Referring rst to Figures 1, 2, 3 and 4 it is seen that the system of railing illustrated consists of standards i, tubular rails 2, T clamps 3 and elbow clamps 4. The clamps are provided with threaded radial holes in thickened portions or bosses on the clamp to receive pinching screws 5, which are preferably crater shaped at their forward end and have a square recess in their rear face to serve as a key-hole for a key 6. Each clamp, instead of being cylindrical inside, is of internally conical shape so that the rails can be easily inserted and Withdrawn without disturbing the standar-ds or their clamps. As shown in dot and pick lines in Figure 3, the top tubular rail can assume a position disaligned quite suiiiciently to enable the rail to be moved into and out of position, and similarly of course it can assume a permanent inclined position in the clamps in the case of a length of railing extending along a gradient or over undulating ground.
In the case of the lower rails the corresponding clamps on the standards are slid down them to the appropriate distance and secured there by the pinching screws. In the case of the upper rails the clamps rest on the tops of the standar-ds which, of course, enter transversely throughV lateral holes. As shown in Figure 3 each top rail clamp has an internal projection 1 to abut against and limit the extent of entry of the top of its standard; an alternative arrangement is illustrated in Figures 5, 6 and '7 and will be hereinafter described.
An occasional gap in the railing, as may be required for special occasions, can readily be made' by removing certain rails. The temporarily removed railsv may be kept ready for re-use in any convenient manner, as for example, by cross-connecting them as by coupling tubes 8 and sockets 9 to form a portable unit as shown in Figure 2.
Figures 5, 6 and 7 show a very efficient and easily cast form of T-clamp offering several advantages as will now be described. Inside the clamp, opposite the lateral hole through which the top of a standard passes, is formed a cylindrical band 22 to form a pocket for the reception of the top of the standard. Also formed inside the clamp are two diametrically opposite stepshaped projections or shoulders 22 to engage the top edge of the standard at diametrically opposite points. These positioning and seating elements ensure a quick and accurate settlement of the clamp uponthe top of the standard. In order to fix the clamp when thus positioned, the usual pinching screw may be employed, but it is inserted in an inwardly projecting boss 23 as clearly seen in Figure 6. A particular advantage of this construction is that the smooth symmetrical external shape and appearance of the clamp is not spoilt.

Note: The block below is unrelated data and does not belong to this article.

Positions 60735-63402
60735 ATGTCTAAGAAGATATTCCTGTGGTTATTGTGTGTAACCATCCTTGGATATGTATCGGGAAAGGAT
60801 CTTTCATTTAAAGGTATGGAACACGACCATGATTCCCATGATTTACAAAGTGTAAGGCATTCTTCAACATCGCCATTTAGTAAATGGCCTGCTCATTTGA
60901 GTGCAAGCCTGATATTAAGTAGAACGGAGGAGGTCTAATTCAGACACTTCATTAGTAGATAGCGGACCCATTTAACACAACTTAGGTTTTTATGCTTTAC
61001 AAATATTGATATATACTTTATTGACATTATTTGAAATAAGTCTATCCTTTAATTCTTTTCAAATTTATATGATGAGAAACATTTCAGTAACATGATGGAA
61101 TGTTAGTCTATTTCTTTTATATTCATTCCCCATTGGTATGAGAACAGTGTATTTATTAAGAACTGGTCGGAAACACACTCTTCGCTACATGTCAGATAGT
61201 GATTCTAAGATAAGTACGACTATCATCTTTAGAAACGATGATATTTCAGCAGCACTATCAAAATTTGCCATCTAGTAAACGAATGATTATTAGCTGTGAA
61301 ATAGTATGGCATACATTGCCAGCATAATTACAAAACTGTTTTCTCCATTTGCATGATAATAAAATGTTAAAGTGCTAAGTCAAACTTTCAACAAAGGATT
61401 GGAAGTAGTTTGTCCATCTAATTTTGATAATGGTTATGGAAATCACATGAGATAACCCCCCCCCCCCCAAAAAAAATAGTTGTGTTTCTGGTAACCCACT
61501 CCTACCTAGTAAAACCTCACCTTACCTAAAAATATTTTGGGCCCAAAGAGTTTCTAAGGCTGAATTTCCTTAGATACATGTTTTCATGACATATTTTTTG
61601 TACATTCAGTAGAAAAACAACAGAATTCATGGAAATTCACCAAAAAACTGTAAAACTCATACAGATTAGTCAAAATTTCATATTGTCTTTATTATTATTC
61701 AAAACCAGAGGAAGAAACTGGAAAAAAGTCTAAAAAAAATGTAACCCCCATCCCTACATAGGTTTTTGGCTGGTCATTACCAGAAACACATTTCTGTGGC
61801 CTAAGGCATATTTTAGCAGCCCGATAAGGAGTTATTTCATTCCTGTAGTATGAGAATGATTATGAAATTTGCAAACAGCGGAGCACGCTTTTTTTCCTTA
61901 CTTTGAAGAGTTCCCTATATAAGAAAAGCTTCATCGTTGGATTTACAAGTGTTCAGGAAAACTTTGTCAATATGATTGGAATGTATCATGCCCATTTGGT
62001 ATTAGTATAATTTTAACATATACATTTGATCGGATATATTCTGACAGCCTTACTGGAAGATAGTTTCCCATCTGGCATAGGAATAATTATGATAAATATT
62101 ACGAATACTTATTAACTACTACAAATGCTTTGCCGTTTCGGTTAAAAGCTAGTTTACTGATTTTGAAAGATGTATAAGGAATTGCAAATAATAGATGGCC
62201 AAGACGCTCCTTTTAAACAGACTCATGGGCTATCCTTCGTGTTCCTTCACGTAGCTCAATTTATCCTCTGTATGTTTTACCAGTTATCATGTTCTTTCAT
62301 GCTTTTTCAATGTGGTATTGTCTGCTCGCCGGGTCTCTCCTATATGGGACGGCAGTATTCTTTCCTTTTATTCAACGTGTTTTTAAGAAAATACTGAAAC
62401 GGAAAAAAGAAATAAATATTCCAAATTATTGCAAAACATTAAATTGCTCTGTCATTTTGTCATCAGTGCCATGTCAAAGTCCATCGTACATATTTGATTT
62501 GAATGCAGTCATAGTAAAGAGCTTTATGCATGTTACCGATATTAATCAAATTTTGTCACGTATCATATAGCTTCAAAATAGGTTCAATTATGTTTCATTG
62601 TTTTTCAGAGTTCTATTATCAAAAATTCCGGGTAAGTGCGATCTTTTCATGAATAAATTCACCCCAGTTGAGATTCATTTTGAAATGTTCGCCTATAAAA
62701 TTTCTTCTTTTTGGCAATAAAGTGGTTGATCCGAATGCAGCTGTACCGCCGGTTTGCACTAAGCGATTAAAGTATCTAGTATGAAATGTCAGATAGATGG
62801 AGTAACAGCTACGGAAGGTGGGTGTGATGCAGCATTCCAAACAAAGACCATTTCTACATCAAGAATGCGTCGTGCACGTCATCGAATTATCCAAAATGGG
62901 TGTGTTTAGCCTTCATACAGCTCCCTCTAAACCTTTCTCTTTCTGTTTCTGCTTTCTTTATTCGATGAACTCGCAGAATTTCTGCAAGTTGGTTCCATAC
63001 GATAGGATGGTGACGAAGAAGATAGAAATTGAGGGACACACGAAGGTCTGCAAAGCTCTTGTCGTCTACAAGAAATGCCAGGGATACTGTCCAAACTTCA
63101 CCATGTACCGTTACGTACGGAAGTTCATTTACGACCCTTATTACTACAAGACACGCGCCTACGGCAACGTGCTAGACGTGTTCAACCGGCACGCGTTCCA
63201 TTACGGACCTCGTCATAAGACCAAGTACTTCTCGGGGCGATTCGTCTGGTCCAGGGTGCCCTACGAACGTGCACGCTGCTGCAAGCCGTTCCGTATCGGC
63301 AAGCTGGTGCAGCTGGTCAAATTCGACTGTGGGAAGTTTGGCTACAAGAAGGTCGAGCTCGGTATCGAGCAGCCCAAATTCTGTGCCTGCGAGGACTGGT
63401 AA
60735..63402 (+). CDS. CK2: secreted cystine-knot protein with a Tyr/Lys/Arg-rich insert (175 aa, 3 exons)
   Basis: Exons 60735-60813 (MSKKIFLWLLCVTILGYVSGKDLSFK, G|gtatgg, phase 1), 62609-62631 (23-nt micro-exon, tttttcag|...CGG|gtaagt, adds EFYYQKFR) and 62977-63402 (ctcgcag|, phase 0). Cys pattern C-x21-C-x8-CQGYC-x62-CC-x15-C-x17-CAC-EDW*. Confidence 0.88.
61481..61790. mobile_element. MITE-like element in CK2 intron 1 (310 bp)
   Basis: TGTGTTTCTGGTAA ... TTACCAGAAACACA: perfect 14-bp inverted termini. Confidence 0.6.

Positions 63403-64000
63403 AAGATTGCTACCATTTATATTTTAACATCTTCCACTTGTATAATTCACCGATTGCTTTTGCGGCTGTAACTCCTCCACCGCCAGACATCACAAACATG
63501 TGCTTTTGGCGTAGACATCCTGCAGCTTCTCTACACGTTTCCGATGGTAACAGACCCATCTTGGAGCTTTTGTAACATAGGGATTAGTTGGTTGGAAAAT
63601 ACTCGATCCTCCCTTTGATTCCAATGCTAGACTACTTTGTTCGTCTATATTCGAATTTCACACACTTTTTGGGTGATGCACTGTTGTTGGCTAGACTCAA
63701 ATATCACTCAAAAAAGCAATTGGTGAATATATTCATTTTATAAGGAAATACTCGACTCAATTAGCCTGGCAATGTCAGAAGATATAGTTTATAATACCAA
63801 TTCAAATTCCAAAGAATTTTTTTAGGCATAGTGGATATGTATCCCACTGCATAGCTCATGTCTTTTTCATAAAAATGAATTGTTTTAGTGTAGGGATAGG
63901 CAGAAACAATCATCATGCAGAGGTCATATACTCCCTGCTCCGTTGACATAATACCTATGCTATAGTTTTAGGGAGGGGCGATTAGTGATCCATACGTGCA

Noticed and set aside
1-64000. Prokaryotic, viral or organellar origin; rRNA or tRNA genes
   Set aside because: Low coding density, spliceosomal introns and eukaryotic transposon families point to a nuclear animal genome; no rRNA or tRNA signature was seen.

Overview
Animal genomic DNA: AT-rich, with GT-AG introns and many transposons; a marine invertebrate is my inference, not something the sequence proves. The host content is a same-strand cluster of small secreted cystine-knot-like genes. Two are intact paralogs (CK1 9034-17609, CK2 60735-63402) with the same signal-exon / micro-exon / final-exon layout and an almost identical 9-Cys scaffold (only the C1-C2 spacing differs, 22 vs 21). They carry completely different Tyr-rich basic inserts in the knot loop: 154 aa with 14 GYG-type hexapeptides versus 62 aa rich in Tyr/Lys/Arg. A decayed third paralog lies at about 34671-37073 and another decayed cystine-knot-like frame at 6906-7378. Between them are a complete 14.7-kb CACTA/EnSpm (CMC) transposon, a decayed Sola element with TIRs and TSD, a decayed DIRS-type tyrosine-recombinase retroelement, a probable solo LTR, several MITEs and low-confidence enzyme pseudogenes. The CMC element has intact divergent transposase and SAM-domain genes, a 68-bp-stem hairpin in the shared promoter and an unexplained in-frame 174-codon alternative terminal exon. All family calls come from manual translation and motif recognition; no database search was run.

Although in the foregoing description it has been assumed that the railings or structures referred to are formed from tubing, it is to be understood that instead of tubes solid rods may be employed.
We claimzy 1. A tubular T-clamp comprising a tubular stem, a tubular cross limb having its internal diameter progressively increasing from each open end inwards towards the mid point in the cross limb, and an internal cylindrical band-like projection in the cross limb opposite the tubular stem to co-operate with a transversely entering tube.
2. A tubular T-clamp comprising a tubular stem, a"tubular cross limb having its internal diameter progressively increasing from each open end inwards towards the mid point in the cross limb, and step-like internal shoulders in the cross limb opposite the tubular stem to co-operate with a transversely entering tube.
3. A tubular T-clamp comprising a tubular stem, a tubular cross limb having its internal diameter progressively increasing from each open end inwards towards the mid point in the cross a limb, an internal cylindrical band-like projection in the cross limb opposite the tubular stem to co-operate with a transversely entering tube, and external bosses on said clamp with radial screw-threaded holes therethrough for the reception of pinching screws.
4. A tubular T-clamp comprising a tubular stem, a tubular cross limb having its internal diameter progressively increasing from each open en-d inwards towards the mid point in the cross limb, an internal cylindrical band-like projection in the cross limb opposite the tubular stem to co-operate with a transversely entering tube and internal bosses in said clamp with radial screw-threaded holes therethrough for the reception of pinching screws.
GEO. H. GASCOIGNE. J. R. KNOX.